At the same time, the public complexion of such displays of physicalilty are offset by moments of engaging intimacy. Macbeth’s soliloquies are addressed direct to camera (the ‘Thane of Cawdor’ reflection is conducted as voiceover), meaning that, with this interpretation, the protagonist is discovered very much in terms of his personal narrative arc. We feel his pain, are witness to his tears and are given access to the emotional cost of his decisions (frequently through sustained close-ups) – a flawed hero cast accessibly. Macbeth experiences his environment subjectively and psychologically in a way that is vitally energized by the CGI-enabled production. Audience involvement is encouraged through self-conscious insertions. In the background, a projectionist/the porter runs a silent film adaptation of Macbeth (the 1909 Mario Caserini version) which, as well as allowing the witches (accommodated, as befits their status, in the darkest recesses of the revolving world) a foretaste of upcoming events, recalls how often this play in particular has been lent cinematic treatment. The self-consciousness is doubly generative. At once, it ingeniously puts into play Shakespearean expression, such as ‘Put on their instruments’, prompting us to identify this in-film projector, like the film’s external camera, as another representational ‘instrument’. At a deeper level, self-consciousness raises questions about how meaning is predetermined by film/theatre traditions or made ‘in the instant’ by actors and viewers. Who controls the multi-dimensional globe? The layers of self-conscious visual reference – from medieval tapestry to Renaissance paintings and early film – give an ominous new density to Lady Macbeth’s dismissive comments, ‘the sleeping and the dead / Are but as pictures’ and ‘’tis but the painting of your fear’, again anchoring the film’s investment in Shakespearean metaphor. But Monkman’s Macbeth is no slave either to periodicity or to its cinematic forbears. Rather, the emphasis is continually on the novel and the freshly-minted: the film abounds in original readings. Duncan is fascinatingly cast, his relative youth and masculinity working against the grain of the venerable monarch stereotype; Fleance sits on the edge of the world, contemplating his future; and the hired murderers hesitate, a gust of conscience interrupting their resolve. Here is a Shakespeare for and of the moment, an archetypal story repurposed for the present and invigorated by creative flourishes.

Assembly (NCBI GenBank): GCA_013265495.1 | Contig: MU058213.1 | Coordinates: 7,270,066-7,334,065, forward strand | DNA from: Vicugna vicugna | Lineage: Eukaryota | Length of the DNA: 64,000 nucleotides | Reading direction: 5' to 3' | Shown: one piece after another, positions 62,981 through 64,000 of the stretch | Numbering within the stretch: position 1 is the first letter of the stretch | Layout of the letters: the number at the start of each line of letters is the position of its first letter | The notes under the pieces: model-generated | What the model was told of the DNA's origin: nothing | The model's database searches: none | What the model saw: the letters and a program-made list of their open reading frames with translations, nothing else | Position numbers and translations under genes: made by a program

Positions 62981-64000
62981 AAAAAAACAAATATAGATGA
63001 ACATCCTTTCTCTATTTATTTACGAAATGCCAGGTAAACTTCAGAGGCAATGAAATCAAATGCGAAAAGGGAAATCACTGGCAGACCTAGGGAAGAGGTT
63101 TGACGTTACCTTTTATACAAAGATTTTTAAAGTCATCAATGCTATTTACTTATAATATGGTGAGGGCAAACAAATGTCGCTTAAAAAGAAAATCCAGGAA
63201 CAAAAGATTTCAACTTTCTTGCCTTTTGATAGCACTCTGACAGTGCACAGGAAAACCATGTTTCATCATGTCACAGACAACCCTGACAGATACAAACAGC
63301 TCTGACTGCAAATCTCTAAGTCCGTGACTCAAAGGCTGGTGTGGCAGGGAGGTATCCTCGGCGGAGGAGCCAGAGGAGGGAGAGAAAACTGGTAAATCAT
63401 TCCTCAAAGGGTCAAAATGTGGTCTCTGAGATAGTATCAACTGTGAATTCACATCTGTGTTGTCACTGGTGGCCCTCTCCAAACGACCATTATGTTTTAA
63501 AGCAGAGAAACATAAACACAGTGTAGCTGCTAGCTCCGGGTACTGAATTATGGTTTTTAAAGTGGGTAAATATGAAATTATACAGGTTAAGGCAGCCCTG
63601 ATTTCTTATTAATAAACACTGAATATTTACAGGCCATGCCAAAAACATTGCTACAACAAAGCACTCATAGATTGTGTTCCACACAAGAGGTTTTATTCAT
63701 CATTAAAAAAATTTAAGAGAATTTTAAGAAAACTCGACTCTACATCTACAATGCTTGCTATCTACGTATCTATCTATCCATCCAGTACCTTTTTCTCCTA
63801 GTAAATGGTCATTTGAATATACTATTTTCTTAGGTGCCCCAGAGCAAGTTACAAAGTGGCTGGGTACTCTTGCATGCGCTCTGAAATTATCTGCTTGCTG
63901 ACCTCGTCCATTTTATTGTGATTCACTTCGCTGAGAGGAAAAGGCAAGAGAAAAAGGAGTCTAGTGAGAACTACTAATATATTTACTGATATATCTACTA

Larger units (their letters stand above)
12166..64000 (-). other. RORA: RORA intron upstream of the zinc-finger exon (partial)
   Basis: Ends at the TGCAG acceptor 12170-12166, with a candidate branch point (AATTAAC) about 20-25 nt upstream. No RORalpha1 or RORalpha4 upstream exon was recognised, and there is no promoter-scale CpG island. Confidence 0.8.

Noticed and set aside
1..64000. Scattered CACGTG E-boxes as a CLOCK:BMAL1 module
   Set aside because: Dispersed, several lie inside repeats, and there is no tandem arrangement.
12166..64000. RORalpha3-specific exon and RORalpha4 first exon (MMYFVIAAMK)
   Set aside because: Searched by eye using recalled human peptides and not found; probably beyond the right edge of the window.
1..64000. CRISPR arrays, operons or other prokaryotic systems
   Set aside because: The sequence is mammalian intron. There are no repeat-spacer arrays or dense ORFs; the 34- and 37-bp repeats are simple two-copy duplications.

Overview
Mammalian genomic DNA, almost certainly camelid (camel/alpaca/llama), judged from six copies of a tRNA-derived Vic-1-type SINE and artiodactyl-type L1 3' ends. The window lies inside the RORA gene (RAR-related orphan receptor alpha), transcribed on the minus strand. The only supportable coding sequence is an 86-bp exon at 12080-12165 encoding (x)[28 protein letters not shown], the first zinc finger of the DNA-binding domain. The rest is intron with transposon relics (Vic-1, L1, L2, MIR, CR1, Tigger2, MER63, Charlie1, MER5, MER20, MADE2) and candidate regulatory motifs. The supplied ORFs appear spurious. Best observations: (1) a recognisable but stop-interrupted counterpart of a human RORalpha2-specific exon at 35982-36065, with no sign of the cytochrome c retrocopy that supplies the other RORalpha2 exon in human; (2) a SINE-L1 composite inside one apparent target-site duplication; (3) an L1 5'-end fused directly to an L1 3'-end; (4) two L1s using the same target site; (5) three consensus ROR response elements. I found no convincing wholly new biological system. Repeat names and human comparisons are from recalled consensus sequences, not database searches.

The ending, when it comes, brings us up short. Macbeth walks out of a sea of corpses, lurching to camera; for a moment, he appears triumphant. The ‘Tomorrow, tomorrow, and tomorrow’ soliloquy is wrenched from its earlier point in the play and centred here instead, as if the protagonist is taking the opportunity to reflect on hard won glories. But, abruptly, Macbeth is beheaded from behind, and falls to the ground; whether murder or self-slaughter, we are left to judge. Like so much else in this film, the final scene is an arresting instance of an inspiring and originally conceived interpretation. Should Macbeth be given the distribution it so richly deserves, a globally appreciative audience can be anticipated; with an eye to invention, and with its finger on the pulse of what is important, the film is a timely and deeply compelling intervention in the screen history of Shakespeare.